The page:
First, countries, or indeed any political entities, or their armed forces, do not have COGs. As a metaphor, it encourages a search for some vital core that holds the enemy system together. If this core can be identified and successfully attacked, it is supposed that the enemy system will unravel. This assumes an interconnected and interdependent system, incapable of adaption and regeneration. Yet once some key element is removed, social organizations do not necessarily collapse. There may be a transformation, but this could be into something more robust and durable. Taking out the enemy regime, for example, may not result in something pliable and cooperative, but instead a new entity that is as unfriendly and less manageable.
Second, it reflects the classical assumption that the most important task of armed forces must be to defeat those of the enemy. This follows from the conviction that the key to unlocking the enemy state is the elimination of the enemy army. Yet taking enemy forces out of the fight is not invariably necessary in order to achieve desired political effects, especially in a campaign for limited objectives short of all-out war. There are also roles for armed forces in protecting civilians from danger, intimidating and coercing, comforting friends and reassuring allies, prodding disputants to negotiations and strengthening bargaining. Force can have an instrumental value, even when it is not decisive in itself. There is always a need to understand enemy objectives and capabilities, but that does not always require working out how to impose a total collapse. Their forces might be deterred, denied, deflected, and displaced without being threatened with a terminal defeat.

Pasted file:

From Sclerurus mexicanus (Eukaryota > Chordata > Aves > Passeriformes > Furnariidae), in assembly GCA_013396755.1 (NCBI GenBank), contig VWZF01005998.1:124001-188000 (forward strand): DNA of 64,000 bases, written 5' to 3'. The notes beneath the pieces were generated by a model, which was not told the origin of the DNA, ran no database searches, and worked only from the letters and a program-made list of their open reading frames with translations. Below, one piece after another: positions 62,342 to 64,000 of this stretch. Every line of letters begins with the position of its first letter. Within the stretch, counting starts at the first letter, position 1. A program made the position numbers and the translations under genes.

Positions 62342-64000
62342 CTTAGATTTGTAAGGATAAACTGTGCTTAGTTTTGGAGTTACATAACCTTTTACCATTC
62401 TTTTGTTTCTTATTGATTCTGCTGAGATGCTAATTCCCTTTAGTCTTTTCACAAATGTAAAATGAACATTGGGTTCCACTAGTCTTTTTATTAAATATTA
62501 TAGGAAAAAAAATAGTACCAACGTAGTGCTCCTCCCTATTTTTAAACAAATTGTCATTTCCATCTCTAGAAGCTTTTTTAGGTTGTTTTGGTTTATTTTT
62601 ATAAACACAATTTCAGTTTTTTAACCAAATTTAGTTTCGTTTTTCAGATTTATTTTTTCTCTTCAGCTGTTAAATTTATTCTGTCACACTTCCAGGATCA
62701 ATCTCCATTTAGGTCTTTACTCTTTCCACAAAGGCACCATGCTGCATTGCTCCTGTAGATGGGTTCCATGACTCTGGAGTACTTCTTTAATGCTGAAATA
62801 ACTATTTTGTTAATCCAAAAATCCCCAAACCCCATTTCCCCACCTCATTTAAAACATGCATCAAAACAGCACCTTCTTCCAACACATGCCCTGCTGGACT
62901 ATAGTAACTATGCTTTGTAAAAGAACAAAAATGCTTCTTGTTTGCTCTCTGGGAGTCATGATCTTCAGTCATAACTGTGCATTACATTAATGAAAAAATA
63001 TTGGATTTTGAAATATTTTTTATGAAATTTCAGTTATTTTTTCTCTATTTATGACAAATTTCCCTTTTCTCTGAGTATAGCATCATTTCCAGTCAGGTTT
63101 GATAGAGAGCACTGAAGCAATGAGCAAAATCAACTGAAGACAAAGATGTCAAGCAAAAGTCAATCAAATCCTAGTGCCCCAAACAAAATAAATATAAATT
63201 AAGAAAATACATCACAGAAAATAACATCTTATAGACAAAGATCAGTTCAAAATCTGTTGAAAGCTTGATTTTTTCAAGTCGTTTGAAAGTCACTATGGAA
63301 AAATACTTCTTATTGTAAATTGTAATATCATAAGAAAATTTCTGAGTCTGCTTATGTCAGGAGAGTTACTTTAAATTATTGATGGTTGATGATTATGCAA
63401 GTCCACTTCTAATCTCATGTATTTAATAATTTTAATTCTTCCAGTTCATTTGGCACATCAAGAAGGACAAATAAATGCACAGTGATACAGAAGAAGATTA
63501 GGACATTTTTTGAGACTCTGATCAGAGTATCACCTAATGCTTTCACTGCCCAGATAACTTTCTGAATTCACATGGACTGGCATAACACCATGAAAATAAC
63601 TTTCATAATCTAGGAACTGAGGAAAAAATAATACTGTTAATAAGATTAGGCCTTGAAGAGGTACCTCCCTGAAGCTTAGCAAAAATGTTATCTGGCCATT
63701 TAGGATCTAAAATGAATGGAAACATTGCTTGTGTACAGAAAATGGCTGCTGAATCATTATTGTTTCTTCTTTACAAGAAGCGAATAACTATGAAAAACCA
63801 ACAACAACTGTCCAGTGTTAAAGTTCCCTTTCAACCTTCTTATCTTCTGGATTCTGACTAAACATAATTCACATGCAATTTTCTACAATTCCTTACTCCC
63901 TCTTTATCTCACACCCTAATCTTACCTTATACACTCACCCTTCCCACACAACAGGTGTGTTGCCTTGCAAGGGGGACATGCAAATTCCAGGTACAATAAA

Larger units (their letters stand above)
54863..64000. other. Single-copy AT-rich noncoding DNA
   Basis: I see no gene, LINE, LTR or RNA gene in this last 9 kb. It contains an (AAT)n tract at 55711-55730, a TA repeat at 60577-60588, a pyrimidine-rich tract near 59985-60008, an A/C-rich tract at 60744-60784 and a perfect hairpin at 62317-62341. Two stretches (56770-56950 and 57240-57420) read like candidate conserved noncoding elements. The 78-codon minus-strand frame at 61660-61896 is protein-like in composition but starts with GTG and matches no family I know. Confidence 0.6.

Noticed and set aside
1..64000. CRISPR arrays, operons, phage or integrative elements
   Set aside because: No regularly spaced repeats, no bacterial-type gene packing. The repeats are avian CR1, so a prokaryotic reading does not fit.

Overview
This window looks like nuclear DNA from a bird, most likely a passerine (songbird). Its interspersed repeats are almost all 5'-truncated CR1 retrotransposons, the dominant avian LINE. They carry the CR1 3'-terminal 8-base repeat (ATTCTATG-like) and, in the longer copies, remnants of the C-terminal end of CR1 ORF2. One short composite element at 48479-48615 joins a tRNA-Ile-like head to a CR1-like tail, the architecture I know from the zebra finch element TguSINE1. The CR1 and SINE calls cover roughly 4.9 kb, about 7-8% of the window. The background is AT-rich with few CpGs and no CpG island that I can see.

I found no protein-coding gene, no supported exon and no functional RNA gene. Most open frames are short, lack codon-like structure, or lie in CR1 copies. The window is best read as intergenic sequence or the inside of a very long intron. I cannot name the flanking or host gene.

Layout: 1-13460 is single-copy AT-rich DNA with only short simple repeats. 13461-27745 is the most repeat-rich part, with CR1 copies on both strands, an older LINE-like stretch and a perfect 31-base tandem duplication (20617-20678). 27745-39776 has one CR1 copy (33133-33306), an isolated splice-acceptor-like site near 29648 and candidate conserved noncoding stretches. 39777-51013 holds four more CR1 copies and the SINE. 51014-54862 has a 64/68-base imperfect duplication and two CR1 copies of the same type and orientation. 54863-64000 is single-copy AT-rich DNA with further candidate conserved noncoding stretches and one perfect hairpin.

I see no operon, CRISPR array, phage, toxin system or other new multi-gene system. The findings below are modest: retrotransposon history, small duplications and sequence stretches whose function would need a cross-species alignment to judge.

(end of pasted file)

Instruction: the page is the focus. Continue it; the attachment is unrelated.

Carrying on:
Third, the concept of the COG has had little practical value. Many variations on the COG theme have been explored by Britain’s and America’s armed forces over the past few decades. I am prepared to be corrected, but I have seen no evidence that the effort has improved the conduct of military operations. There has been no consensus about what commanders should be looking for or the methodology required to find it. Is the aim to seek out or avoid enemy strengths or to find the enemy’s weakest points, although only if they represent a critical vulnerability and not just some marginal asset? Reviewing the literature for my book, Strategy: A History, I came up with a compound definition for a center of gravity that accounted for all the versions I had seen. It could refer to